About this Research Topic
Contrary to positive benefits of trust, its pitfalls are related to cheating behavior and potential corruption. For instance, it has been found that trust among in-group members may facilitate unethical behavior of those tempted to boost their personal profit by bending ethical rules and justifying it by focusing on the benefits these members provide to their in-group.
The purpose of this Research Topic is threefold: 1. To identify how people actually behave in situations of trust and what are the psychological and situational factors that foster trust, moral behavior, and prosociality in general. 2. To unravel the extent to which trust settings may drive people to behave in immoral and counter productive ways. By identifying how people behave in these challenging situations we could foster practical interventions and public policy to encourage ethical and beneficial human interaction. 3. To clarify the importance of trust to effective cooperation, or potential cultural differences underlying this relationship.
To achieve this goal, the Research Topics will feature studies that advance current social theory, examine the cognitive processes that underlie trust and focus on both positive and negative sides of human interaction.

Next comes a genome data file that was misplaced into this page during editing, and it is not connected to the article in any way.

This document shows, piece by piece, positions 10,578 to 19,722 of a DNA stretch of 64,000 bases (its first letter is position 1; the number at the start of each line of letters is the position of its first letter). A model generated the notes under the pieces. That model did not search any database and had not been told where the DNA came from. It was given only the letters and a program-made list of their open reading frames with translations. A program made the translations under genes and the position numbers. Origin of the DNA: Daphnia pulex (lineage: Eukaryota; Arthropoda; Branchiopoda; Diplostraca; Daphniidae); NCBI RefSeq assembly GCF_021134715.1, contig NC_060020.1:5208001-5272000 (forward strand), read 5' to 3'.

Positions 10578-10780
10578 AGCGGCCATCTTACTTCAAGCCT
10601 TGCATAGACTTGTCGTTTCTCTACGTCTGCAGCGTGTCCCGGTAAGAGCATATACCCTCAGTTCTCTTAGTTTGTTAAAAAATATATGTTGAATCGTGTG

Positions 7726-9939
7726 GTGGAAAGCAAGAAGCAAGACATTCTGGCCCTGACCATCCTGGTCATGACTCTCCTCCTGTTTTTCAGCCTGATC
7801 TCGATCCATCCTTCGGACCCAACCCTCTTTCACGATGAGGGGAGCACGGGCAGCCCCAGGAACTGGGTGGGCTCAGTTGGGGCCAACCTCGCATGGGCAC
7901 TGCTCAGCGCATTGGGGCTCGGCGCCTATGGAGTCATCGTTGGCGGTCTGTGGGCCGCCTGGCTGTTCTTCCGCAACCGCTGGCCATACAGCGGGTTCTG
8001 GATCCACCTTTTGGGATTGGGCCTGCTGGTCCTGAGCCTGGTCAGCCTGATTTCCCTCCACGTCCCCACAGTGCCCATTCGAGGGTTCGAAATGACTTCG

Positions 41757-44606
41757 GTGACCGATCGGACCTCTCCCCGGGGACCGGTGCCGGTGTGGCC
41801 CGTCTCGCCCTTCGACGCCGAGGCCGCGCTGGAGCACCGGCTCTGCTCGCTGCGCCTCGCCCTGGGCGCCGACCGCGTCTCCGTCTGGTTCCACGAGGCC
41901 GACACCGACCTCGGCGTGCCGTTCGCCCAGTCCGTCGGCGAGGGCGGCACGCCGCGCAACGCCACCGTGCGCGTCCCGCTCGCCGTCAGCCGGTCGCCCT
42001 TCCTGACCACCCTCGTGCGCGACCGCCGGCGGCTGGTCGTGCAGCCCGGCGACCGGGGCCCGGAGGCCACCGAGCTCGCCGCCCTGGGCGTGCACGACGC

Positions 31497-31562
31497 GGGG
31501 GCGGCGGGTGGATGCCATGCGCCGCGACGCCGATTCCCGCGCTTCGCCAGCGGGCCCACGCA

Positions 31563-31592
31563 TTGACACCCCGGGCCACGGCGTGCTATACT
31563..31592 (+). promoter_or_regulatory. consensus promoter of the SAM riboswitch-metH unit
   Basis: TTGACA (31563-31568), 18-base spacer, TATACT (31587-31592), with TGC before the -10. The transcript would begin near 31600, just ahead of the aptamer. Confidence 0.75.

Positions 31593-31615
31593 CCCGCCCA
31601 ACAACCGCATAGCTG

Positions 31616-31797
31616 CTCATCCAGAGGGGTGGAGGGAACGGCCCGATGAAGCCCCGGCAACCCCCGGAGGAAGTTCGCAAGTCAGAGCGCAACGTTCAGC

We encourage submissions that fall broadly into one of the following areas, but submissions in related areas that include valuable discussions in these directions will also be considered:
• Theoretical advances in trust
• The cognitive and physiological processes underlying trust behavior
• Field and laboratory experiments on human trust interactions and moral behavior
• Cross-cultural investigations regarding trust, cooperation and morality
• Advances on the relation between trust, cooperation and morality
• Practical interventions, public policies and organizational tools aiming at improving trust and discourage dishonesty
Important Note: All contributions to this Research Topic must be within the scope of the section and journal to which they are submitted, as defined in their mission statements. Frontiers reserves the right to guide an out-of-scope manuscript to a more suitable section or journal at any stage of peer review.